Interview: Kimball Kjar
In my continuing effort to publicize Utah rugby, I am happy to present this interview I did with Brigham Young University scrumhalf Kimball Kjar (pronounced "Care") in July, 2001. Kimball is a real up-and-comer, having been recently named as a 2001 All-American Collegiate rugger. (Also named from BYU was wingers Ned Stearns and Taylor Nadauld.) Earlier this year he played his first cap with the U.S. Eagles against Argentina in the PARA Championship Series in Toronto. Kimball is only the second Eagle from BYU, the first being the BYU assistant coach Mark Ormsby. Kimball took time from his studies for this Internet interview, for which I am grateful. - Wes "Brigham" Clark
Tell us about yourself, where born, age, raised, interests, sports experience... that sort of thing:
I was born in Salt Lake City, Utah, and grew up there my whole life, in addition to some time in Michigan and Minnesota while my father was in medical school. I'm married to a lovely girl from Sandy, Utah. We've been married for almost a year now. I'm 23 and enjoy all sorts of things: sports, outdoors, learning, and spending time with family.
You served a two-year mission for the Church of Jesus Christ of Latter-Day Saints (Mormon), right? Where?
Brisbane, Australia - Mandarin Chinese speaking, 1997-99.
What was that like?
It was hard - I won't beat around the bush. But, looking back, it was two of the most memorable years of my life. I had planned, going into my freshman year at BYU, that I would definitely go on my mission. So I did a year of school and then left for two years. This is no uncommon thing at BYU, so I thought nothing of it. I played rugby at BYU for that freshman year and then, as chance would have it, was called to Australia. We worked with Mandarin-speaking Chinese expatriates in Brisbane mainly, but also served the local Australians. Having that mix was quite an experience!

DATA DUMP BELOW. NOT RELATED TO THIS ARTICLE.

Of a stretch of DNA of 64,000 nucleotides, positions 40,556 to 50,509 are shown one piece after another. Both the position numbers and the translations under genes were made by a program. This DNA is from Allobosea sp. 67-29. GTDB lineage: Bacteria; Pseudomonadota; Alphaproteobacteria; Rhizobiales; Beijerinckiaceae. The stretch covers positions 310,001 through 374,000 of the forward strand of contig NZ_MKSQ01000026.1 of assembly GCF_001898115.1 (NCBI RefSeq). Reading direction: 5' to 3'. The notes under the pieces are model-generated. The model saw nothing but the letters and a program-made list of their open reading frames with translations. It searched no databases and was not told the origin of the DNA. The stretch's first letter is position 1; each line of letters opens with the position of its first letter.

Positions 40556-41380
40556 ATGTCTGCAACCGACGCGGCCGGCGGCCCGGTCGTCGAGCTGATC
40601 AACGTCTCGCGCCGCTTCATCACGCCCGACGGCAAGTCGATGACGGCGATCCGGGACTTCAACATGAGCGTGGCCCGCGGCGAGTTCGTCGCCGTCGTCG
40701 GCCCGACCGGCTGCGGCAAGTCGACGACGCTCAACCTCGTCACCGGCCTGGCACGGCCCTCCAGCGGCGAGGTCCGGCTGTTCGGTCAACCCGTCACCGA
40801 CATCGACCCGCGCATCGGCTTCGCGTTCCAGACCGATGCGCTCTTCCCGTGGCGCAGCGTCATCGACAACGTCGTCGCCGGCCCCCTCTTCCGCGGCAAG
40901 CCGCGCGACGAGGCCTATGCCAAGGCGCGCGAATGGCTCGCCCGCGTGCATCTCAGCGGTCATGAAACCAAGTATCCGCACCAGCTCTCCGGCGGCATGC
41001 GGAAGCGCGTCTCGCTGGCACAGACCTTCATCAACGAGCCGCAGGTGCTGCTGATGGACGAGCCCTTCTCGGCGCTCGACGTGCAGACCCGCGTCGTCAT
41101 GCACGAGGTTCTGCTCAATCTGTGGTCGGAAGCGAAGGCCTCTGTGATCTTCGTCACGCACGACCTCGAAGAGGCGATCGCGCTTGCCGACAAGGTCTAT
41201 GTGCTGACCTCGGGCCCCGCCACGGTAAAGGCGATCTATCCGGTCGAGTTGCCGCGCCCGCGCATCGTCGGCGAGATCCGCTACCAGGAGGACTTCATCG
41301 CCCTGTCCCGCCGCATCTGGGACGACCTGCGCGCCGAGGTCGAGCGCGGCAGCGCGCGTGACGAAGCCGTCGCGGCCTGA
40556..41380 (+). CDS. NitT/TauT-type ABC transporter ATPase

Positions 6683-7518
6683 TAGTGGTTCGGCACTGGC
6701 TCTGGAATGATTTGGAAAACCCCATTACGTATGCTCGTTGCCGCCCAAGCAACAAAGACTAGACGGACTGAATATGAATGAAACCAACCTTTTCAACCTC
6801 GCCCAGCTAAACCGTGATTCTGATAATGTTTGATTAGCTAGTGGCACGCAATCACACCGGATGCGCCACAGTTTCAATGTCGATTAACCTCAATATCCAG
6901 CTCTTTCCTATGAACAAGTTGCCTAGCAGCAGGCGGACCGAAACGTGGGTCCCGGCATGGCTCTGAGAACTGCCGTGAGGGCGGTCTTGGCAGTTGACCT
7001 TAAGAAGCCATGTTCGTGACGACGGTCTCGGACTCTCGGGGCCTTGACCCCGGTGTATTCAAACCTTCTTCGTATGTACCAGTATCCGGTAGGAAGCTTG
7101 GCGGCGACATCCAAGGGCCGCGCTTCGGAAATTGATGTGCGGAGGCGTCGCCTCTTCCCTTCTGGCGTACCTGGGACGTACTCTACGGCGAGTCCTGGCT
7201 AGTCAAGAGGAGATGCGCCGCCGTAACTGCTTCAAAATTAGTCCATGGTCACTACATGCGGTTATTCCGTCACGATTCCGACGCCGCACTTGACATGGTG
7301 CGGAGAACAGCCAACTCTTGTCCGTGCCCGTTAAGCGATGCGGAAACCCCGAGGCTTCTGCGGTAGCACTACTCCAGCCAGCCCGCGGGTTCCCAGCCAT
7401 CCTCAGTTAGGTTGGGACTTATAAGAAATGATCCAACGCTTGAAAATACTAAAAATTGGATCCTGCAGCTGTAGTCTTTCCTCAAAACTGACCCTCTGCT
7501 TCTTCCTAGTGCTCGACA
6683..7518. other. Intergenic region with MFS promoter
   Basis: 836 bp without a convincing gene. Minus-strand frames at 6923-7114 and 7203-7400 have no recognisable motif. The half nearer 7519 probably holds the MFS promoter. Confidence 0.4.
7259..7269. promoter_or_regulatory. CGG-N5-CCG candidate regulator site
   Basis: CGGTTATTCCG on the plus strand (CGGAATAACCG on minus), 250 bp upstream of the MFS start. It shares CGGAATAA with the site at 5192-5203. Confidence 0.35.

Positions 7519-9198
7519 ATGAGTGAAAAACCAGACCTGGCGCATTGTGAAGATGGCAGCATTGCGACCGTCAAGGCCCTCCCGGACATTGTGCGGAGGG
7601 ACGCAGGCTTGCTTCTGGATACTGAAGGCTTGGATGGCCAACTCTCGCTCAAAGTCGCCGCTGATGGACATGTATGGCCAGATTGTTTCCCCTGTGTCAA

Did serving a mission make you a better rugby player in any way?
Being there for two years serving the Australians and Chinese not only helped me grow and mature as a person, but it also helped improve my rugby. We played touch rugby just about every day off we had; just being in a country where rugby is a part of the life taught me how it is a thing of culture rather than just a game.
What are you doing now as an occupation?
I'm a student going into my junior year. I'm majoring in philosophy and expecting to graduate in 2003 while working part-time to make the ends meet. I'm minoring in business and looking to go into the business world - whether with some company or doing my own thing (which is really what I'd like to do). Why philosophy? I chose because it's what I wanted to do - it's that simple. I like to think and like how it offers me a continual ability to learn, for that is what I'm going to have to do throughout my life no matter what my career is.
Your opinions about BYU?
Depends upon what time of year it is: finals week, the dead of winter or when school's out. I like it here, don't get me wrong. I think being here is a tremendous opportunity for anyone and I've considered it an honor to be here myself. Plus, when you have the opportunity to represent a school in sport that stands for what it does then it makes being here even more unique.